It's January 2nd, 2014. I think it's safe to assume that most of you reading this have thought about your past year and established a resolution or two for the year ahead. Can you do me a favor this year? Can you and I resolve to not use the word resolution? Let's change that dialogue to read "goal". Resolutions once a year are doomed to fail. Goals are to be reestablished daily. Goals are to be anchored in where you are now, forgetting about what is behind and striving to press on in God's will. As Kathryn reminded us this week, it's not always glamorous or as exciting as we might like. But striving to remain in God's will is the root of successful goal-setting:
He who was seated on the throne said, 'I am making everything new!' Then He said, 'write this down, for these words are trustworthy and true'. - Revelation 21:5
I find these words so entirely reassuring as we journey along the untraveled trail of a new year. God is the one ahead of us and making things new. What He deems new and relevant and right for us may be different than what we think, but He is the Almighty. He is seated on the throne. It would be in our best interest to follow His will.
Here are 5 questions to ask when you are sitting down to establish your goals:
- What does God say about setting goals?
- What are God's goals for me?
- How do I find God's goals for me?
- What if I fail? What if I let God down?
- How can I glorify God with my goal setting?
1. What does God say about setting goals? An Old Testament story that came to mind for me was the Tower of Babel (Genesis 11:1-9). We can learn a lot about what God has to say about goals from this story . I encourage you to add reading this section of Scripture to your to-do list today. What we think we should do for ourselves out of our prideful, sinful nature does not reflect what God wants us to do. God dispersed the people in this story because of their rebellious pride. Even the greatest of human powers cannot defy God and long survive. Matthew 6:19-34 reminds us about our treasures in heaven compared to storing up for ourselves things of this world. Verse 34 reads:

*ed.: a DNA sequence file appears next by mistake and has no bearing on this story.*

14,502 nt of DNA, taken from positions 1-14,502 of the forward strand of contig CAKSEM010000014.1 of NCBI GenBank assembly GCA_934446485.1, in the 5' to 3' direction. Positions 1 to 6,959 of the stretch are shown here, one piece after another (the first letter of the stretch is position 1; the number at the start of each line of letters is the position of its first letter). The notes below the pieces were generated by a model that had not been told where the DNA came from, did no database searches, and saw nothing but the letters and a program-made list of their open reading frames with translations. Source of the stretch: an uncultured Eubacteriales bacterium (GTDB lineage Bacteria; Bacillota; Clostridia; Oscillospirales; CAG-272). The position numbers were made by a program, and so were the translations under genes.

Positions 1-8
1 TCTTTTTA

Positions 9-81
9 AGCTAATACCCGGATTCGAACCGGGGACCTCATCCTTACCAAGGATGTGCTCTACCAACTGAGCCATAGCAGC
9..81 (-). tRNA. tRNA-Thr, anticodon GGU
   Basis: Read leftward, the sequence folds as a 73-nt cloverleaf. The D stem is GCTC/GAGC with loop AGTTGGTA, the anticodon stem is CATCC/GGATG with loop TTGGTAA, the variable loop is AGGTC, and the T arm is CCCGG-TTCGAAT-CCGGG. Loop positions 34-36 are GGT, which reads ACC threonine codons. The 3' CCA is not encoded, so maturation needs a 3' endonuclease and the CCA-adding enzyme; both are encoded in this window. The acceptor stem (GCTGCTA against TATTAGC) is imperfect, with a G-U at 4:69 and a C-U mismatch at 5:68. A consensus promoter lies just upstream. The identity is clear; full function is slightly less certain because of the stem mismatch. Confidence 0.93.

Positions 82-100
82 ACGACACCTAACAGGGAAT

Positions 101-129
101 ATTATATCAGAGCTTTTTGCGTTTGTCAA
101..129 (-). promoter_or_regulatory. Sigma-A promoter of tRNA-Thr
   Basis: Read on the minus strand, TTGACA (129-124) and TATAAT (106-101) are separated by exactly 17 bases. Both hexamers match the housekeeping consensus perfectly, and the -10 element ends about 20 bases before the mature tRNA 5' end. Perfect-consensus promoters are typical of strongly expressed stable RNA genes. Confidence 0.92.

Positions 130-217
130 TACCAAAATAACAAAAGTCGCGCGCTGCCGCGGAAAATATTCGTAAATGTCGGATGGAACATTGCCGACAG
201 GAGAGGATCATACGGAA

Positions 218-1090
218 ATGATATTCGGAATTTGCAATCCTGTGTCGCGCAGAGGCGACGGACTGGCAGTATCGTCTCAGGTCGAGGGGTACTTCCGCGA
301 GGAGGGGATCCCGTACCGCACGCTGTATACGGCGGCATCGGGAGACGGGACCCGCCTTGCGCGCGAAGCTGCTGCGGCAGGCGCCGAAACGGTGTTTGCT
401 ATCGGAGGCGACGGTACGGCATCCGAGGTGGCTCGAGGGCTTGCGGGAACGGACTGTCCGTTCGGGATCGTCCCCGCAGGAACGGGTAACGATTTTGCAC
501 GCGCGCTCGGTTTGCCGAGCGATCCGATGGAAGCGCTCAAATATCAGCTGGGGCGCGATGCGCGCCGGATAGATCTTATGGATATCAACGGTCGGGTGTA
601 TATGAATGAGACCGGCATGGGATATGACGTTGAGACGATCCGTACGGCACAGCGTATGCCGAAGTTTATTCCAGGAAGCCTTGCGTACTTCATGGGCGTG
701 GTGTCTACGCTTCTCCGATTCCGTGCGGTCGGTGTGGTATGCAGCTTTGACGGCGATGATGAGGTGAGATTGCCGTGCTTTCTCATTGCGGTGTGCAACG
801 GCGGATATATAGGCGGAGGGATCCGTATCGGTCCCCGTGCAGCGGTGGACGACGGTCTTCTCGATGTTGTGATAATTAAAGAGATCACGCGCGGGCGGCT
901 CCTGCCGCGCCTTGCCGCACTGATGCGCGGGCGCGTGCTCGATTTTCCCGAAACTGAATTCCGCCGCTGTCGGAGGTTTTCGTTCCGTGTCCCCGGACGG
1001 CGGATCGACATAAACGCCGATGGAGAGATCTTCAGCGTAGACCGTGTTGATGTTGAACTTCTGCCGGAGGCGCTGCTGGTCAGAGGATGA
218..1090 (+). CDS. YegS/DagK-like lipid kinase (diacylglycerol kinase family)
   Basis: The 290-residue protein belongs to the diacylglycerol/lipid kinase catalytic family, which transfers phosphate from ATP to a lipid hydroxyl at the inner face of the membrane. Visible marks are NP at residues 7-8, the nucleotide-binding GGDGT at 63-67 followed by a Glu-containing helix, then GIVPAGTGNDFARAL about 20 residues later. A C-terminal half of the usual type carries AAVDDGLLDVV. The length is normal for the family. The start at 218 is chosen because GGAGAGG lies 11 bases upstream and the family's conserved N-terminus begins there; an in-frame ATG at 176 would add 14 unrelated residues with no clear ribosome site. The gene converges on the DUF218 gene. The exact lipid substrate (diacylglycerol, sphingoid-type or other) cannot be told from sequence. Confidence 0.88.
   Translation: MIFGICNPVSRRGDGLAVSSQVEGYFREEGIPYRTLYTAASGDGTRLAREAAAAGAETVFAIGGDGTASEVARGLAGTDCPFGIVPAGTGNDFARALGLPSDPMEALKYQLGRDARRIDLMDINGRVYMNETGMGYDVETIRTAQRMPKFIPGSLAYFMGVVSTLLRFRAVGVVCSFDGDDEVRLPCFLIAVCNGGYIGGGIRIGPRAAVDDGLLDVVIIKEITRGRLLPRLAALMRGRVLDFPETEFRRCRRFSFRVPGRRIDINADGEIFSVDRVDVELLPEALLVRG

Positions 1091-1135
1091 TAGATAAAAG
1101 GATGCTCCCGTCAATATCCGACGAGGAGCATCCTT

Therefore do not worry about tomorrow, for tomorrow will worry about itself. Each day has enough trouble of its own.
Worry is defined in the footnotes of my Bible as "undue anxiety, not a legitimate concern to provide for one's daily needs". Worry does not provide anything constructive or beneficial to your goal setting. Even though I understand facing new challenges, revisiting old failures, and stepping into the unknown is scary. But worrying about it will be of absolutely no help. In fact, it will just hurt your progress. Trust in the LORD. He is the Almighty.
And when you're establishing goals remember Proverbs 4:23
Above all else, guard your heart, for everything you do flows from it.
2. What are God's goals for me? God demands holiness. 1 Peter 1:16 says
for it is written, 'Be holy because I am holy'.
To be holy is defined as set apart - separated from sin and impurity and set apart to God. Again in my Bible footnotes it says, "The complete moral perfection of God whose eyes are too pure to look with favor on evil (Habakkuk 1:13), should move his people to strive for moral purity." Now, that seems rather daunting if not downright impossible. We all have a sinful nature and can in NO WAY do this by ourselves. Thankfully, God looks at us through the lens of Jesus, who was punished for our unholiness and suffered on account of our imperfections. We can certainly set ourselves apart (be holy) by what we choose to watch, listen to, become a part of, who we hang out with, what we read and what we allow to penetrate our senses. Strive for holiness, not perfection.